AP NEWS

Political violence in Congo reaches record high

July 25, 2019
FILE - In this July 16, 2019, file photo, Congolese soldiers patrol the streets of Beni, Congo, the epicenter of the current Ebola epidemic. A fact sheet released Thursday, July 25, by the U.S.-based Armed Conflict Location & Event Data Project, known as ACLED, said there have been nearly 790 "organized political violence events" in more than 420 locations since President Felix Tshisekedi's inauguration on Jan. 24. It said an upsurge in conflict in eastern Congo, an outbreak of the Ebola virus that has become an epidemic, and a contentious election were contributing factors. (AP Photo/Jerome Delay, File)
FILE - In this July 16, 2019, file photo, Congolese soldiers patrol the streets of Beni, Congo, the epicenter of the current Ebola epidemic. A fact sheet released Thursday, July 25, by the U.S.-based Armed Conflict Location & Event Data Project, known as ACLED, said there have been nearly 790 "organized political violence events" in more than 420 locations since President Felix Tshisekedi's inauguration on Jan. 24. It said an upsurge in conflict in eastern Congo, an outbreak of the Ebola virus that has become an epidemic, and a contentious election were contributing factors. (AP Photo/Jerome Delay, File)

UNITED NATIONS (AP) — The year 2018 was one of the most politically violent on record for Congo and data shows that six months into the new presidency of Félix Tshisekedi “overall political violence is rising at even higher rates than last year,” according to a project which tracks political violence.

A fact sheet released Thursday by the U.S.-based Armed Conflict Location & Event Data Project, known as ACLED, said there have been nearly 790 “organized political violence events” in more than 420 locations since Tshisekedi’s inauguration on Jan. 24.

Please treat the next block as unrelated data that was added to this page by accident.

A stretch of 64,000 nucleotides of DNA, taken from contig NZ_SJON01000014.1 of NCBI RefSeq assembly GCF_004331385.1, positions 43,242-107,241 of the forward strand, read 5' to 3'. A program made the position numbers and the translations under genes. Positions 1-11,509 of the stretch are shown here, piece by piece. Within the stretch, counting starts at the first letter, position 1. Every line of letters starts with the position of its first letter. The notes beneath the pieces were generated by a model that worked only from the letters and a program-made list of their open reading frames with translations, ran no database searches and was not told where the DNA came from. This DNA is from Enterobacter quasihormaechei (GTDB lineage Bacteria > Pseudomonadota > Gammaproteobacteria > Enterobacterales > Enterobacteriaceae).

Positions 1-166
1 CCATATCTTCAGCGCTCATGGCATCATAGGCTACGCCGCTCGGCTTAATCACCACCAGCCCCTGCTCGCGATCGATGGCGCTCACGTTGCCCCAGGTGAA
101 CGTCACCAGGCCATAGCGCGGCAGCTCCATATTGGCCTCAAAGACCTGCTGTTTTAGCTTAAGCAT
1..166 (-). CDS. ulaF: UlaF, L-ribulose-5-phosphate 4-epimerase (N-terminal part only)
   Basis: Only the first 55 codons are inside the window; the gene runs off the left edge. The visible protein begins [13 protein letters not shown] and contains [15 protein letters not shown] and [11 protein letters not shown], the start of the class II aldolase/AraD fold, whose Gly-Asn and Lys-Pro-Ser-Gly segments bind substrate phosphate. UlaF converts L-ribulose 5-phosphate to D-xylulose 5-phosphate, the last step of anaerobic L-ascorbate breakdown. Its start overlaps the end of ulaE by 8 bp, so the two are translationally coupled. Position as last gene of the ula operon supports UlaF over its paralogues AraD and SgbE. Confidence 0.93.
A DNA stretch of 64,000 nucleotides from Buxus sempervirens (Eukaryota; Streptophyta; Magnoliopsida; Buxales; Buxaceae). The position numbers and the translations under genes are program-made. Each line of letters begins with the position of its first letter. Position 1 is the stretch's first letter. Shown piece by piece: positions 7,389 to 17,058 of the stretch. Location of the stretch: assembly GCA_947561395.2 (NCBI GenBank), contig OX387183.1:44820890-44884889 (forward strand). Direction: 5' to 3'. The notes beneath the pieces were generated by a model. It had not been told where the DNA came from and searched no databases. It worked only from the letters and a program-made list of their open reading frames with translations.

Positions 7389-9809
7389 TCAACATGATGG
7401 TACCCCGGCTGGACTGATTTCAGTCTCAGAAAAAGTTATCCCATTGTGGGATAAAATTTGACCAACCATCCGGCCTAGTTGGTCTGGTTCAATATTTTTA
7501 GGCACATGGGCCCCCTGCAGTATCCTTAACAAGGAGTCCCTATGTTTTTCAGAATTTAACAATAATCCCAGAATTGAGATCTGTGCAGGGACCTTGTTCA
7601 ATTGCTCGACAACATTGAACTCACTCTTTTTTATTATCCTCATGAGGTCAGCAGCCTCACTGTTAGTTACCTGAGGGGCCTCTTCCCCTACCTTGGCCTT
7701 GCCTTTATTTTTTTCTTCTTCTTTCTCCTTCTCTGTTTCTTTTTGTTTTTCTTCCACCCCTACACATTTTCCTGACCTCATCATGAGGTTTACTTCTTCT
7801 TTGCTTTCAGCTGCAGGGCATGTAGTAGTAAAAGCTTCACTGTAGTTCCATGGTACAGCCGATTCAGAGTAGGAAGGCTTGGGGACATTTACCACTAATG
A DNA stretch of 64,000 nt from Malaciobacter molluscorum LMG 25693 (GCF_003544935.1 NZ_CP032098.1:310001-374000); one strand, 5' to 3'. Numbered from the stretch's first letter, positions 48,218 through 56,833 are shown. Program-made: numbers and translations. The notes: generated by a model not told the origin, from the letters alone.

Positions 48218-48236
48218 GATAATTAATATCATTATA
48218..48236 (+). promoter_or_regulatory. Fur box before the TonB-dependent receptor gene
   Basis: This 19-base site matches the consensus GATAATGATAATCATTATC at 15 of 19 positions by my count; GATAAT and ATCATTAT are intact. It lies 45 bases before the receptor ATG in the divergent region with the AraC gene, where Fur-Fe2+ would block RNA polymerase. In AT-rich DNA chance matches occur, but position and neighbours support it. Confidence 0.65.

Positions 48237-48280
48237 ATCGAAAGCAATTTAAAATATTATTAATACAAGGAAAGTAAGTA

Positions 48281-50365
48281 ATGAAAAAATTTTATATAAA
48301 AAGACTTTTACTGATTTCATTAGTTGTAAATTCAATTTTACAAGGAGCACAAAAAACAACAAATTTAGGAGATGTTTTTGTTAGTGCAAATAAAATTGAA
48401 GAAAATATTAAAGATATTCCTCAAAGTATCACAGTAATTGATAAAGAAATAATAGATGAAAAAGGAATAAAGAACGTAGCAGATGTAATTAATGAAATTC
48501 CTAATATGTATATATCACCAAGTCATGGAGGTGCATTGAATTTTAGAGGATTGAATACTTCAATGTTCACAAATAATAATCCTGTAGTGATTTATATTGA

There were nearly 1,900 conflict-related fatalities reported in connection with these events, including over 760 deaths from violence targeting civilians, it said.

By comparison, ACLED said that during the same period in 2018, under Tshisekedi’s predecessor Joseph Kabila, it recorded almost 630 political violence events in nearly 260 locations, resulting in approximately 500 reported fatalities.

It said an upsurge in conflict in eastern Congo, an outbreak of the Ebola virus that has become an epidemic, and a contentious election were contributing factors.

Tshisekedi was declared winner of a long-delayed election after Kabila, under international pressure, relinquished power after 18 years. Tshisekedi’s victory was disputed by another opposition candidate, Martin Fayulu, who maintained that he won — but lost an appeal.

The Ebola outbreak in northeastern Congo has killed more than 1,700 people since it started nearly a year ago in North Kivu province. It is spreading in a restless region where dozens of rebel groups are active and wary communities had never experienced the disease before.

Health workers have faced misinformation and even deadly attacks that have hampered the critical work of tracing contacts of infected people and deploying an experimental but effective Ebola vaccine. The World Health Organization declared the Ebola outbreak an international health emergency on July 17.

ACLED said that since Tshisekedi’s inauguration, the highest levels of political violence have occurred in North Kivu, where 50% of incidents took place, followed by the provinces of South Kivu and Ituri.

In North Kivu’s Beni region, there have been over 80 political violence events and more than 140 fatalities since January, it said.

Leila Zerrougui, the U.N. envoy for Congo, told the Security Council on Wednesday that violence in conflict areas is still having a “devastating impact on civilians” and cited increased fighting in several areas of eastern Congo in the past weeks.

In Ituri province, Zerrougui said, “spoilers are seeking to play on ethnic tensions to instigate inter-community violence” and more than 350,000 people have been displaced.

ACLED said it recorded “a surge in violence against civilians” in Ituri, with over 360 civilian deaths reported between June 1 and July 20.

It said Lendu ethnic militias were responsible for 57% of the fatalities and unidentified ethnic militias for 28%, adding that much of the violence targeted the Hema community.